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A Word on Fruit
If you’re going to eat fruit (some don’t on a cutting diet) then this needs to be timed well too. Fruits are full of readily available energy and are generally sweet with a high GI. Eat them just before a workout for fuel, and immediately afterwards whilst your body is recovering. Fruit is an important source of fibre, especially important on a low carb diet. Fibre is removed if you put your fruit through a juicer. Eat whole fruit, or whizz it all up, skins an’all (with the exception of the obvious ones, such as bananas and oranges) into smoothies to make sure you’re getting enough fibre.
Don’t Ditch the Fat
Eating fat on a cutting diet designed to make you lose fat might sound counterintuitive, but not all fats are created equal. We need good fats to keep our immune system strong and to stop our hair and skin becoming dull (who wants to look shredded but have bad skin and hair?). Good fat helps to balance good and bad cholesterol, too, and we shouldn’t focus on just looking good at the expense of what’s going on inside.
A low-fat diet can also reduce the amount of testosterone in the blood, and testosterone is thought to help power workouts.
Other Cutting Diet Mistakes to Avoid – Psychological Effects
Going into a calorie deficit, especially whilst training hard will take its toll. Whether you’re preparing for a competition or a holiday, you’re going to hit some bad spots. Increased muscle size and definition is the goal, but it takes determination and a strong mindset to overcome the bad.
A strong mindset is necessary because you’re probably going to get the grumps. Researchers looking at male athletes with ultra-low body fat levels found major mood disturbances among subjects 4. Whether this is down to hunger or something more biological going on inside, it’s something to watch out for.
Other studies have also highlighted the risk of developing body image problems and eating disorders 5, another thing to be wary of. Talk to your doctor if you’re worried about the psychological effects of a cutting diet.
Always stay positive and allow yourself the odd cheat meal. The power of a treat when you’re severely restricting calories cannot be underestimated. But if you use food as an emotional crutch, then a cutting diet isn’t for you. It’s far too restrictive, so working on why you equate food with emotion is best to fix first.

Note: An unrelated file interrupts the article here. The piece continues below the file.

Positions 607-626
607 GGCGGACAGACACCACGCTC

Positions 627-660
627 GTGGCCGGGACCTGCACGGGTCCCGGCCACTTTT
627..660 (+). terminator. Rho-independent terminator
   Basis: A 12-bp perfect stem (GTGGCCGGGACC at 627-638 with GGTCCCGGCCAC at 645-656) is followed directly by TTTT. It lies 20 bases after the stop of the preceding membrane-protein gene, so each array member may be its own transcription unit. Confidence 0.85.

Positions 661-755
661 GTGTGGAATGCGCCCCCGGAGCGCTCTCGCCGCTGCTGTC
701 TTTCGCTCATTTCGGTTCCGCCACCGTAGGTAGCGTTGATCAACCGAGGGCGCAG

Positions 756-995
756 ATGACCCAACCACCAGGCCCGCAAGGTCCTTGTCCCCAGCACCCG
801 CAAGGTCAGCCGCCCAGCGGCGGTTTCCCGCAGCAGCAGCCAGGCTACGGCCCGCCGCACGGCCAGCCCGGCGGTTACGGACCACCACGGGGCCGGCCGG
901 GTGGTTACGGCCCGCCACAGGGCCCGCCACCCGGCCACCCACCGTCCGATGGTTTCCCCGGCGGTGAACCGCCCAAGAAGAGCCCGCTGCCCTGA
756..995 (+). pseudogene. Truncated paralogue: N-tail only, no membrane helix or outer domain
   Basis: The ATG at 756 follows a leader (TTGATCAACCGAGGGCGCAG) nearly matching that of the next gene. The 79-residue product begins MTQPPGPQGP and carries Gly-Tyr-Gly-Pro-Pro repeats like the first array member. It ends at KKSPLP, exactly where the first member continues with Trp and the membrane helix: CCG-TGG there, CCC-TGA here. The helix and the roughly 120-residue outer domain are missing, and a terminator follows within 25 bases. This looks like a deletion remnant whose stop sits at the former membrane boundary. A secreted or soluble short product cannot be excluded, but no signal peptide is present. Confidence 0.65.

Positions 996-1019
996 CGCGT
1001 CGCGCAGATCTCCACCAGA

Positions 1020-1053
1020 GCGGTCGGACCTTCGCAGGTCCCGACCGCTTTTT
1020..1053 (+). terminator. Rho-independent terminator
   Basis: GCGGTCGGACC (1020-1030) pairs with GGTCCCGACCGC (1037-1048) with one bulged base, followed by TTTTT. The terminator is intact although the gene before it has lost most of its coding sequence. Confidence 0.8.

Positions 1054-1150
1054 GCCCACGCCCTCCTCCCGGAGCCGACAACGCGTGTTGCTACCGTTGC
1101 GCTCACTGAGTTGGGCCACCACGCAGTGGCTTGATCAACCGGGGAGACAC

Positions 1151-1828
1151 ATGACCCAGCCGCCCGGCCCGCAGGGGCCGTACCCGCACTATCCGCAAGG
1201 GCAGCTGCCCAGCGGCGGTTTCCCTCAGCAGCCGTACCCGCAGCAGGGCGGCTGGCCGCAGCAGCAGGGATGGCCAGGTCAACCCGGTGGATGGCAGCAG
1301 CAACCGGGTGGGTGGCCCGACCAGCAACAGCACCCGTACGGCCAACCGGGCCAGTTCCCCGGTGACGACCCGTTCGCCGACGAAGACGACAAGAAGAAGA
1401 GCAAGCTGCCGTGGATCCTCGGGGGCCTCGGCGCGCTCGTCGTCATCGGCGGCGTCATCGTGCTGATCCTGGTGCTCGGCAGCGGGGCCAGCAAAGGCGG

Planning ahead is important too. We all have busy lives and leaving the house for the day, for business or pleasure, without carefully planned out meals and snacks is a fast train to failure. It’s difficult to control what’s in the food bought on the go. Take Sunday night to meal plan, batch cook and separate into portion sized meals ready to carry with you.
Don’t Stop the Cardio
High impact, cardio exercise increases the rate at which fat is burned. Mixing cardio in with your weights programme will help you achieve your shred goals quicker. Try adding a higher amount of carbs (still within your calorie allowance) to your diet on the days you do intense cardio for an extra energy boost.
Don’t Get Dehydrated
Aside from making our skin look parched and crinkly, dehydration causes tiredness and low energy 6. Not good on a shred. Drink plenty of zero calorie water and energising green tea to stay properly hydrated.
How Low Do You Go?
One recent study suggests that the lowest level of calories you should be eating per kg of lean body mass is 25. This is the researchers’ lowest recommendation of daily calories to burn fat but spare muscle mass and avoid negative health outcomes.
Each Cutting Diet is Individual
What works for one, might not work for the other. Successful cutting diets depend on your individual height, weight, age, activity level, starting point and goal. All of these things make up your own metabolic rate and need to be taken into account when setting your calorie intake and gym regime. Don’t lose sight of your own personal goals and journey. Making your cutting diet sustainable and something you will stick to is crucial for success.